The Eagles have already interviewed two candidates for their head coaching vacancy and will conduct two more within the next few days (Chip Kelly and Mike McCoy).
So where does that leave them? Not much further than where they were Monday after firing coach Andy Reid and preparing to start their first head coaching search in 14 years.
Team chairman Jeffrey Lurie said Monday he has a very, very defined list of candidates and mentioned NFL guidelines that prevent teams from interviewing coaches from playoff teams except for teams with playoff byes.
The Eagles do intend to interview some assistants who are currently coaching for playoff teams that play this weekend, according to a league source familiar with the Eagles coaching search.
Seattle, Minnesota, Green Bay, Washington, Cincinnati, Houston, Indianapolis and Baltimore each play this weekend, and there are plenty of assistants from that pool of teams who the Eagles could be eyeing.
The Eagles have received permission to interview Colts offensive coordinator Bruce Arians and Seahawks defensive coordinator Gus Bradley (see story). The interviews cannot take place until after their games end Sunday (the Colts face the Ravens and Seahawks play the Redskins).
Whenever you talk about the Eagles and their head coaching search, you have to consider super-agent Bob LaMonte, who has an excellent relationship with Lurie. LaMonte represents Eagles general manager Howie Roseman along with Reid and several other coaches and executives who came through the Eagles.
Four coaches represented by LaMonte who are in the playoffs are Bengals offensive coordinator Jay Gruden and linebackers coach Paul Guenther and Packers quarterbacks coach Ben McAdoo and wide receivers coach Edgar Bennett.
Lurie has talked about finding the same qualities in his next head coach as he discovered in the little-known Reid in 1999 -- a visionary with strong leadership tactics and unique passion for his craft. Gruden, 45, and McAdoo, 35, are both regarded for their football intellect and considered rising stars in their respective positions.
Guenther, 41, is from the Bucks County suburb of Richboro, Pa. He works closely with Bengals defensive coordinator Mike Zimmer -- another potential candidate -- on the Bengals blitz techniques and third-down strategies. The Bengals have placed in the top five of the NFL in sacks each of the past two years.
The Eagles have already interviewed one LaMonte client -- Falcons defensive coordinator Mike Nolan, on Wednesday night -- and are scheduled to meet with another, Broncos offensive coordinator Mike McCoy, on Sunday.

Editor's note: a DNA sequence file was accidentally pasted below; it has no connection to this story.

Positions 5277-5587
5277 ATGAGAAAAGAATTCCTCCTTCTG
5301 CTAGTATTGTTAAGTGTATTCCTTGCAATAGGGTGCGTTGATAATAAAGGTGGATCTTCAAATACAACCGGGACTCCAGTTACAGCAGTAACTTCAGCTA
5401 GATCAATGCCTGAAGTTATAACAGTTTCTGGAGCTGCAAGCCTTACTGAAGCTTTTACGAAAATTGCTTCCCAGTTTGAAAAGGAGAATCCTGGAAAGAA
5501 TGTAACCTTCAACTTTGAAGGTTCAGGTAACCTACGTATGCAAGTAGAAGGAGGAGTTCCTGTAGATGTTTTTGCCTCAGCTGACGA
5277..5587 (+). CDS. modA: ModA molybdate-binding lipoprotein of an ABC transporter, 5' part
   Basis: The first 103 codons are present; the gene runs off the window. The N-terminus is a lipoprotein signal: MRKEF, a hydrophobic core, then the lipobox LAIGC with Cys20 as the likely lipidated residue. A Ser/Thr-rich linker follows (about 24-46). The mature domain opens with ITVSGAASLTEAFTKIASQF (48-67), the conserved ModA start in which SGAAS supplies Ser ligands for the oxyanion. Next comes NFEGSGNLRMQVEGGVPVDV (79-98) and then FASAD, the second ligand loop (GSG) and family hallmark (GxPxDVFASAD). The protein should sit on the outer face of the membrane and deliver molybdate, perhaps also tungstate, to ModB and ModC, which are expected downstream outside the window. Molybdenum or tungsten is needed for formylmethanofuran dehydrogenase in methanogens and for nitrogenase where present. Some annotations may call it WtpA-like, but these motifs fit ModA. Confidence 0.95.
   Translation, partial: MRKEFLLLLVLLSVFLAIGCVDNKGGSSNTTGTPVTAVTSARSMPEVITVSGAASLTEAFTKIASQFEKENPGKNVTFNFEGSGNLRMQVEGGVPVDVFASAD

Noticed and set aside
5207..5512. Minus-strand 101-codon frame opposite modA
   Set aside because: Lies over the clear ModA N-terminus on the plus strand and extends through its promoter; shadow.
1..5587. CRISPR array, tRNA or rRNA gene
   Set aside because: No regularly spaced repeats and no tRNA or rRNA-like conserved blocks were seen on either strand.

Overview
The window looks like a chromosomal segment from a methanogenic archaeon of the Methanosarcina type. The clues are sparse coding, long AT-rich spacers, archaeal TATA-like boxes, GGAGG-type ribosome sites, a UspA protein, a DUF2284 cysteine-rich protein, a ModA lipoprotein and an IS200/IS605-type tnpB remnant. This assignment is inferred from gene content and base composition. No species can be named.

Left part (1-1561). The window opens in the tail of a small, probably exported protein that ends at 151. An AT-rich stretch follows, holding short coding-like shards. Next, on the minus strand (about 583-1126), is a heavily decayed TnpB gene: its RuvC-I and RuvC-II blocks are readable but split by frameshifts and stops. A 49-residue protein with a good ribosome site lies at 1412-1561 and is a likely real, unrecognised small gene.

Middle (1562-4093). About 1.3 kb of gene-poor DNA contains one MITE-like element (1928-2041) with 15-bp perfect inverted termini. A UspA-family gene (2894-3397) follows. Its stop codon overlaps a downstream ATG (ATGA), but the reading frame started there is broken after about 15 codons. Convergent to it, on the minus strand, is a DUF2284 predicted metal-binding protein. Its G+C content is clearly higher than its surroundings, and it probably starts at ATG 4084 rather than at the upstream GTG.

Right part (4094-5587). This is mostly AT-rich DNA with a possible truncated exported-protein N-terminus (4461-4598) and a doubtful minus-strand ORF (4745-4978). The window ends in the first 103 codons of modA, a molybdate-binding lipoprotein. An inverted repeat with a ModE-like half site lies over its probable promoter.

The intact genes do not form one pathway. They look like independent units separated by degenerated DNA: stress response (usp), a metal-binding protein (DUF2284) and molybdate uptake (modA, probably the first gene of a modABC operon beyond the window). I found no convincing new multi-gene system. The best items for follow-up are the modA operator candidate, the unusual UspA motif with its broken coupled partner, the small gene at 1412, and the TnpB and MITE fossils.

While in Atlanta, they also interviewed special teams coordinator Keith Armstrong, a Bucks County native. Armstrong is black, so the Eagles are already in compliance with the Rooney Rule that mandates teams to interview a minority before hiring a head coach.
In addition to Bradley and Arians, other coaches involved in the postseason who are often mentioned as potential head coaches are Seahawks offensive coordinator Darrell Bevell; Packers linebackers coachassistant head coach Winston Moss; Redskins offensive coordinator Kyle Shanahan; Bengals defensive coordinator Mike Zimmer; and Texans offensive coordinator Rick Dennison.
Two assistants that can probably be scratched off the Eagles list are 49ers offensive coordinator Greg Roman and defensive coordinator Vic Fangio. Neither has reportedly interviewed with the Eagles this week despite the 49ers having a first-round bye.
Of course, its always possible that interviews are done covertly and the names you hear in the media are smoke screens intended to throw off other teams that could be interested in the same candidates.
Before the trio of Lurie, Roseman and president Don Smolenski interview McCoy, Eagles brass will first meet with Oregon coach Chip Kelly, who will also interview with Browns CEO Joe Banner, a former Eagles president.
The media has billed these meetings as a precursor to a potential bidding war between former business partners for Kellys services, but the same source said the Eagles have several candidates and arent fixated on Kelly.
In his press conference Monday, Lurie suggested that the coaching search would move deliberately, not hastily.
I think its better to find the right leader than it is to make the fastest decision, he said. The important thing is to find the right coach, not to make the fastest decision. Thats our priority.